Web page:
This book arrives in an affordable trade paperback format and ties in perfectly with a new line of Barbie-sized dolls and a series of five minute shorts produced for YouTube.

13. Wandering Island Vol. 1

By Kenji Tsuruta
Dark Horse Comics 

Wandering Island, originally serialized in Japanese in 2010, is the first new English translation release from Kenji Tsuruta (Spirit of Wonder) in 20 years. It’s a breezy, adventure that is light on plot (the mysteriously drifting titular island only makes a brief appearance before disappearing again in this volume) but every page is a work of art. Tsuruta’s work is intricate and full of well-observed details as you can see in this extensive preview. He takes his time setting the mood throughout the book with beautiful, wordless images, many of which tend to linger on its pretty, often scantily-clad heroine, Mikura, a young pilot looking to complete her grandfather’s work of finding this mysterious North Pacific island.

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15 Heartwarming Facts About Mister Rogers
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Getty Images

Fred Rogers—who was born in Latrobe, Pennsylvania on March 20, 1928—remains an icon of kindness for the ages. An innovator of children’s television, his salt-of-the-earth demeanor and genuinely gentle nature taught a generation of kids the value of kindness. In celebration of what would have been his 90th birthday, here are 15 things you might not have known about everyone’s favorite “neighbor.”


According to Benjamin Wagner, who directed the 2010 documentary Mister Rogers & Me—and was, in fact, Rogers’s neighbor on Nantucket—Rogers was overweight and shy as a child, and often taunted by his classmates when he walked home from school. “I used to cry to myself when I was alone,” Rogers said. “And I would cry through my fingers and make up songs on the piano.” It was this experience that led Rogers to want to look below the surface of everyone he met to what he called the “essential invisible” within them.


Rogers was an ordained minister and, as such, a man of tremendous faith who preached tolerance wherever he went. When Amy Melder, a six-year-old Christian viewer, sent Rogers a drawing she made for him with a letter that promised “he was going to heaven,” Rogers wrote back to his young fan:

“You told me that you have accepted Jesus as your Savior. It means a lot to me to know that. And, I appreciated the scripture verse that you sent. I am an ordained Presbyterian minister, and I want you to know that Jesus is important to me, too. I hope that God’s love and peace come through my work on Mister Rogers’ Neighborhood.”


Responding to fan mail was part of Rogers’s very regimented daily routine, which began at 5 a.m. with a prayer and included time for studying, writing, making phone calls, swimming, weighing himself, and responding to every fan who had taken the time to reach out to him.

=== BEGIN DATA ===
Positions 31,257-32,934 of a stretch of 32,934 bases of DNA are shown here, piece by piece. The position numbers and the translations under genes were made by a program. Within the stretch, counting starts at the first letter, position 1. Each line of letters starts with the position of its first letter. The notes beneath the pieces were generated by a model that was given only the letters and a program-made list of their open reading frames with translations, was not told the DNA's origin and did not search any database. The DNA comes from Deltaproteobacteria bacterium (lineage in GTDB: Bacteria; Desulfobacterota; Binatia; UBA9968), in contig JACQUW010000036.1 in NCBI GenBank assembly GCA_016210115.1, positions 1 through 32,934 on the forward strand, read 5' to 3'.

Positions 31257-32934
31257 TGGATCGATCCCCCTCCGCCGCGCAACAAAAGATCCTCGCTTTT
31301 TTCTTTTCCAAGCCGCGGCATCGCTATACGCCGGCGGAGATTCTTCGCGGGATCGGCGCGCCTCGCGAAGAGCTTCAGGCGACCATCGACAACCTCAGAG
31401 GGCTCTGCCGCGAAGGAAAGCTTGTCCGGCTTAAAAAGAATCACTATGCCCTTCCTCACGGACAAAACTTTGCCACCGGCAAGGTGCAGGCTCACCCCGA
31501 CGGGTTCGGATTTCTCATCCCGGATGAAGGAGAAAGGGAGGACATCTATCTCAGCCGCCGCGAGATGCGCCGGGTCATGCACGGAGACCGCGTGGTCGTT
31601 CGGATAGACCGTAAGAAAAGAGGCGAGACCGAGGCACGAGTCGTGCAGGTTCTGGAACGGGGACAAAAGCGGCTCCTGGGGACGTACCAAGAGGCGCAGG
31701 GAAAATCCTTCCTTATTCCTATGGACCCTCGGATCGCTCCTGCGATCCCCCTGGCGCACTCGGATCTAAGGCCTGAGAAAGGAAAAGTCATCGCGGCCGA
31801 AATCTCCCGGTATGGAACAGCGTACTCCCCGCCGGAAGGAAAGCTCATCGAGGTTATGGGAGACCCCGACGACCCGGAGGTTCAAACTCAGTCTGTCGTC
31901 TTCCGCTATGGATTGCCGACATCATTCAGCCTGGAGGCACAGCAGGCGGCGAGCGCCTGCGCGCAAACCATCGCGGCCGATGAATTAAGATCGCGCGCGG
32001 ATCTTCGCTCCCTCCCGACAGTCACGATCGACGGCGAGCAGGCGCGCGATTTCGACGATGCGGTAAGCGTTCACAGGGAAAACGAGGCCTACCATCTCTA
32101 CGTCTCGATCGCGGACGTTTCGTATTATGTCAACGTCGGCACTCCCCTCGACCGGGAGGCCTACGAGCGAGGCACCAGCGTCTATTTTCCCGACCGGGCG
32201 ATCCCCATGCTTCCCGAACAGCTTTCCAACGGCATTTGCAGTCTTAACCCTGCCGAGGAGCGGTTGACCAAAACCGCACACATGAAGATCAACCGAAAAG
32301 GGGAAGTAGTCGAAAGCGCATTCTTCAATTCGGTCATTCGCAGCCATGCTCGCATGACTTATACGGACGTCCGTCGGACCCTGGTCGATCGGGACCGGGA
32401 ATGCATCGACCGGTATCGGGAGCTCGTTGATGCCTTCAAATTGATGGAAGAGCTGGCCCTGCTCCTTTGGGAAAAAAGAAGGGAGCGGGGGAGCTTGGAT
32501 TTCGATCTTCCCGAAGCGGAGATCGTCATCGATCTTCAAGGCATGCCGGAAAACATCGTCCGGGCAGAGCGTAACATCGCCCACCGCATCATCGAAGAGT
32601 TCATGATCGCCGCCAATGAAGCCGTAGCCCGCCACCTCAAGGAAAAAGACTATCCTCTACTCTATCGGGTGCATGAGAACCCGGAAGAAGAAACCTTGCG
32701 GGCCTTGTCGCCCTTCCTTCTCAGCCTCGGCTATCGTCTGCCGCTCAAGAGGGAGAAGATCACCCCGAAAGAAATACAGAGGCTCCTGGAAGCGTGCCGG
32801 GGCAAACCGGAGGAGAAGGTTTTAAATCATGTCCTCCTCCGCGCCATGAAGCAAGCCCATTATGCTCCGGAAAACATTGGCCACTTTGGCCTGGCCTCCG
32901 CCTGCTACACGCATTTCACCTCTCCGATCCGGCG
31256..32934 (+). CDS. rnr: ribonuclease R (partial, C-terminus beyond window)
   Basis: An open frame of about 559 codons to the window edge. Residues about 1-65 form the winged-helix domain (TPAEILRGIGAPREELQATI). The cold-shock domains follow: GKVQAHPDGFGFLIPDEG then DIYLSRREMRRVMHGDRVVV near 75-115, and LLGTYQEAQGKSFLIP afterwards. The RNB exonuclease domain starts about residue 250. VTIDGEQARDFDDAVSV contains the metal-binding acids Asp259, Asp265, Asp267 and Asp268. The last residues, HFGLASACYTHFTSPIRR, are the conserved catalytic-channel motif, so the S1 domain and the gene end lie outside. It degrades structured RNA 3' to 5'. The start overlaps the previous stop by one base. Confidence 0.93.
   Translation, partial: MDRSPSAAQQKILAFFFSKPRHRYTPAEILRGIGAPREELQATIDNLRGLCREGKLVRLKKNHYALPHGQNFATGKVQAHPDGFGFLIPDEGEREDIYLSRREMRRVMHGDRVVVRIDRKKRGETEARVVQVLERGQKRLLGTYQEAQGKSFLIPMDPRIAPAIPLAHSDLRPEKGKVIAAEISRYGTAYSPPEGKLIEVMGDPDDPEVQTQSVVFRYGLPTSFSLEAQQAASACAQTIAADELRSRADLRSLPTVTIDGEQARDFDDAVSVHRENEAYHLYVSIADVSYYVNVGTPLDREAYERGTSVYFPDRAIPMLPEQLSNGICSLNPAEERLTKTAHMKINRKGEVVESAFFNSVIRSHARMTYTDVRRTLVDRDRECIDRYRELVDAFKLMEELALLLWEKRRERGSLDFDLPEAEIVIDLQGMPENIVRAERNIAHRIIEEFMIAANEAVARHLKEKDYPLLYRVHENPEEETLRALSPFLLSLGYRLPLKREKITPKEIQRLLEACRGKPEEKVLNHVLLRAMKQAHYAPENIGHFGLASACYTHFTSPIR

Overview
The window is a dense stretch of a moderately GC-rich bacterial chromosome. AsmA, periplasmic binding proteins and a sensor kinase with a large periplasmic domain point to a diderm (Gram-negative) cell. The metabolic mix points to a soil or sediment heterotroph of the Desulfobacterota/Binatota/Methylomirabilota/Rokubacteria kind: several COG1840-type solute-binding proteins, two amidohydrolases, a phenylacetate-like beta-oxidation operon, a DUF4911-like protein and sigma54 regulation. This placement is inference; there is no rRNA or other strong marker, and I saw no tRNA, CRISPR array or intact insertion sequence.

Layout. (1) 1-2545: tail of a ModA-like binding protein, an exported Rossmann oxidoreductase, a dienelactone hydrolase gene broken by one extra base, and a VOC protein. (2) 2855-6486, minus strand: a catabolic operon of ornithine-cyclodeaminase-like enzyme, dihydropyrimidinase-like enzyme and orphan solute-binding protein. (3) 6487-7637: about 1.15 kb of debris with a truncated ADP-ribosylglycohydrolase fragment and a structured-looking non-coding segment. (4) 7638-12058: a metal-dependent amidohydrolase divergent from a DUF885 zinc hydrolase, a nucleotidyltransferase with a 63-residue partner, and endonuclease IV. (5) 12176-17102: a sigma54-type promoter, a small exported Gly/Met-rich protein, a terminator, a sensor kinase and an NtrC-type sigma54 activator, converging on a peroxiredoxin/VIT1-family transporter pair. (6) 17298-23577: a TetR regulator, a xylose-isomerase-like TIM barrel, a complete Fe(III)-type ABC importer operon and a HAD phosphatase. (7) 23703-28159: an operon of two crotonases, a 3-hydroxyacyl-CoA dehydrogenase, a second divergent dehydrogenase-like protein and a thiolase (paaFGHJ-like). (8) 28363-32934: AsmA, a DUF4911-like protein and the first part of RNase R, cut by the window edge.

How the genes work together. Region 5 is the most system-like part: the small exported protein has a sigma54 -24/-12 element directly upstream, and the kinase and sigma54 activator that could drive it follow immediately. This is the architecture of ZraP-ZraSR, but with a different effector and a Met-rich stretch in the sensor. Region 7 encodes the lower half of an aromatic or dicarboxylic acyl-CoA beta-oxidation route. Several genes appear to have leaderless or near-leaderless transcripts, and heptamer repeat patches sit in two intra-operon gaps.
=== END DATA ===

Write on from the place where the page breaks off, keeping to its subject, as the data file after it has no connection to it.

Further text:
“He respected the kids who wrote [those letters],” Heather Arnet, an assistant on Mister Rogers’ Neighborhood, told the Pittsburgh Post-Gazette in 2005. “He never thought about throwing out a drawing or letter. They were sacred."

According to Arnet, the fan mail he received wasn’t just a bunch of young kids gushing to their idol. Kids would tell Rogers about a pet or family member who died, or other issues with which they were grappling. “No child ever received a form letter from Mister Rogers," Arnet said, noting that he received between 50 and 100 letters per day.


It wasn’t just kids and their parents who loved Mister Rogers. Koko, the Stanford-educated gorilla who understands 2000 English words and can also converse in American Sign Language, was an avid Mister Rogers’ Neighborhood watcher, too. When Rogers visited her, she immediately gave him a hug—and took his shoes off.


Though Rogers began his education in the Ivy League, at Dartmouth, he transferred to Rollins College following his freshman year in order to pursue a degree in music (he graduated Magna cum laude). In addition to being a talented piano player, he was also a wonderful songwriter and wrote all the songs for Mister Rogers' Neighborhood—plus hundreds more.


Rogers’s decision to enter into the television world wasn’t out of a passion for the medium—far from it. "When I first saw children's television, I thought it was perfectly horrible," Rogers told Pittsburgh Magazine. "And I thought there was some way of using this fabulous medium to be of nurture to those who would watch and listen."


A Yale study pitted fans of Sesame Street against Mister Rogers’ Neighborhood watchers and found that kids who watched Mister Rogers tended to remember more of the story lines, and had a much higher “tolerance of delay,” meaning they were more patient.


If watching an episode of Mister Rogers’ Neighborhood gives you sweater envy, we’ve got bad news: You’d never be able to find his sweaters in a store. All of those comfy-looking cardigans were knitted by Fred’s mom, Nancy. In an interview with the Archive of American Television, Rogers explained how his mother would knit sweaters for all of her loved ones every year as Christmas gifts. “And so until she died, those zippered sweaters I wear on the Neighborhood were all made by my mother,” he explained.


Those brightly colored sweaters were a trademark of Mister Rogers’ Neighborhood, but the colorblind host might not have always noticed. In a 2003 article, just a few days after his passing, the Pittsburgh Post-Gazette wrote that: